Vice police have detected numerous instances of sexual harassment on the first two days of the Islamic Eid al-Fitr holiday at several public areas in Cairo, the state-run news agency MENA reported.
At the Giza Zoo, young people who formed groups to protect females from harassment were assaulted by the harassers, which caused violence to break out between both sides. Police arrested several and referred them to prosecution.
The website of the independent daily Al-Tahrir said Tuesday that several women were heard yelling on the Nile Corniche in front of the State TV building. It added that the same area on Monday had witnessed fights as some youth, and even children, allegedly molested female passers-by.
Fustat Garden also saw tussles as hundreds of young men encircled a number of girls and attempted to assault them before others managed to free them.
Eyewitnesses said that motorbike riders on Gameat al-Dawal al-Arabiya, a popular gathering place, harassed girls amid a total absence of police.
Other eyewitnesses said some young men harassed girls in Tahrir Square on Sunday and Monday, which triggered verbal altercations.
Several organized popular initiatives to counter harassment on the holiday and to promote awareness of the dangers of sexual harassment.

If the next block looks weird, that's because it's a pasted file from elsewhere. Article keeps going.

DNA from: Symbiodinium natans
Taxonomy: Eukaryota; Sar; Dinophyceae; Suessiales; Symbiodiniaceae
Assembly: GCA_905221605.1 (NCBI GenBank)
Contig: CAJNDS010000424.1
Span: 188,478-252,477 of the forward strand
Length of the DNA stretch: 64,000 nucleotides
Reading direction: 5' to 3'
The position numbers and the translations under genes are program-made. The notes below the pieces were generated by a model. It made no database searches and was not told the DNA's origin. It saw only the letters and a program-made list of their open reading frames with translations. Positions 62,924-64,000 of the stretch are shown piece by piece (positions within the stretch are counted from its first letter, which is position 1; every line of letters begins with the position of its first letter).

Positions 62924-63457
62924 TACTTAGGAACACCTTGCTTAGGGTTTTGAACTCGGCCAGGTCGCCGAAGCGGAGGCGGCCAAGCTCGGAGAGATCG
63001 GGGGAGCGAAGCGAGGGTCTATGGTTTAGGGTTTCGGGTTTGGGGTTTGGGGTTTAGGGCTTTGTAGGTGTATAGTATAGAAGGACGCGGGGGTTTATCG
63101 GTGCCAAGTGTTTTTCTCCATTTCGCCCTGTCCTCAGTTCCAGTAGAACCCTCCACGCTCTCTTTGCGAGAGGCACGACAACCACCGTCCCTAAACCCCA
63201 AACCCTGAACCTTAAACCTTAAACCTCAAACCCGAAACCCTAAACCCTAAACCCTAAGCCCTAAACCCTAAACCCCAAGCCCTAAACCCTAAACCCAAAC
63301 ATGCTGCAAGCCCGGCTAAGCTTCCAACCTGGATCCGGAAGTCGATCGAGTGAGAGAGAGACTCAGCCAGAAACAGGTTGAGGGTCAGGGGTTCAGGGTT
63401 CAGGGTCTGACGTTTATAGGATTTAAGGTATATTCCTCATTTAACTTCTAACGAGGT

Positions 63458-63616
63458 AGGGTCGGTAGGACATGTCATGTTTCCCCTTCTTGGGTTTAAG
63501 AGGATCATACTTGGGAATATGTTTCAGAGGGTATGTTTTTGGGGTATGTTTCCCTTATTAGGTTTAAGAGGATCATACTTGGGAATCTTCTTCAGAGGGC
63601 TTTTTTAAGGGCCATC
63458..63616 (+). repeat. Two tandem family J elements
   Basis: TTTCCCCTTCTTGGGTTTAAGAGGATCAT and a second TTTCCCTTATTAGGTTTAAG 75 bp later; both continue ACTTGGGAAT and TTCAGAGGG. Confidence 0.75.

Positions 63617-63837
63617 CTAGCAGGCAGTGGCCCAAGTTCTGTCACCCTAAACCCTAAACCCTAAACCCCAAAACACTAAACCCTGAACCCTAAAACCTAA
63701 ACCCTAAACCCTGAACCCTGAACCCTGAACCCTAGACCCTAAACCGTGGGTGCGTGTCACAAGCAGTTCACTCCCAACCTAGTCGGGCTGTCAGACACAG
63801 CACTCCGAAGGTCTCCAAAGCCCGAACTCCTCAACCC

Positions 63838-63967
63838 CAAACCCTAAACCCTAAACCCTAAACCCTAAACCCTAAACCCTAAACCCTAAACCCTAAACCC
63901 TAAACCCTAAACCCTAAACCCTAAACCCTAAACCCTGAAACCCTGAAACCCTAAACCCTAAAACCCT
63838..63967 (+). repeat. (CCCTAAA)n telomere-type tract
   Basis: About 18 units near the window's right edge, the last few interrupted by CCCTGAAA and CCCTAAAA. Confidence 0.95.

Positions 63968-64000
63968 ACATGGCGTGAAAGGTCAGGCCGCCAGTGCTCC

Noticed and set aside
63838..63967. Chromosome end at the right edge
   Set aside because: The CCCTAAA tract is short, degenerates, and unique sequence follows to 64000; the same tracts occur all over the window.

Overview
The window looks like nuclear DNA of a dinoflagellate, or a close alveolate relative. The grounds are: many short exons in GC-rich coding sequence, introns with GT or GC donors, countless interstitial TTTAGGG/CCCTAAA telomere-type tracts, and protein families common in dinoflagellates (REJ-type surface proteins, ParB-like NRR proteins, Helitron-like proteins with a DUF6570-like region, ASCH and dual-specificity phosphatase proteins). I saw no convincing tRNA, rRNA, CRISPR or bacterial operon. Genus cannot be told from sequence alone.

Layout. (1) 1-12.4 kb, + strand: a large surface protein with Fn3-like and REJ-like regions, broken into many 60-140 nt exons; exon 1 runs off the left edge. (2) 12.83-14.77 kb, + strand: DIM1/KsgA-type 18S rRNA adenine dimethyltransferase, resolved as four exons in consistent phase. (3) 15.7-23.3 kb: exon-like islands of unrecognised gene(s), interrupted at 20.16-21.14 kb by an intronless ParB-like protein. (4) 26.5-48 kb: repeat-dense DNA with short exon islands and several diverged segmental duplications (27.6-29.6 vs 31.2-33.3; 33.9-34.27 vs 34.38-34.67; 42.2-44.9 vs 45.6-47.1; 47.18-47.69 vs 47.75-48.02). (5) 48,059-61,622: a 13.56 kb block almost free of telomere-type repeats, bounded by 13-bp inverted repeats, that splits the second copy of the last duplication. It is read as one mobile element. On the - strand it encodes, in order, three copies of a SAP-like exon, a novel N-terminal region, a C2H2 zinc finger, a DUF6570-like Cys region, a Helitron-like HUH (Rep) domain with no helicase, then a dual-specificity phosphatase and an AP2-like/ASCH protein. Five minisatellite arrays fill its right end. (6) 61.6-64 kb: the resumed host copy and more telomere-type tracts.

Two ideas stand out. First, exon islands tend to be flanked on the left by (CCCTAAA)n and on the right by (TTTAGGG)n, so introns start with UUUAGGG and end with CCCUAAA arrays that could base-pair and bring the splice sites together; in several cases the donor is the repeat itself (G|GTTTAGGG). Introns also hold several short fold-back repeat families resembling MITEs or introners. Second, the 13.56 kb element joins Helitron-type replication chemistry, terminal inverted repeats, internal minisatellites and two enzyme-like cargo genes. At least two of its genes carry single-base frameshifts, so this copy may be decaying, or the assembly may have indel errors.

The Imprint Movement, one of the initiatives, described Eid al-Fitr as a "season for harassment," citing collective harassment incidents that had been detected during that period over the past years.
Organizers said on their Facebook page that a task force of 15 people, in addition to 40 volunteers, have been stationed at subway stations both inside trains and platforms.
In 2008, a detailed study about sexual harassment was published by the local watchdog Egyptian Center for Women's Rights. It said that nearly two-thirds of Egyptian men admitted to having sexually harassed women.
"Sexual harassment has become an overwhelming and very real problem experienced by all women in Egyptian society, often on a daily basis," said the center, adding that only 2.4 percent of Egyptian women reported it to the police. Most said they did not believe anyone would help.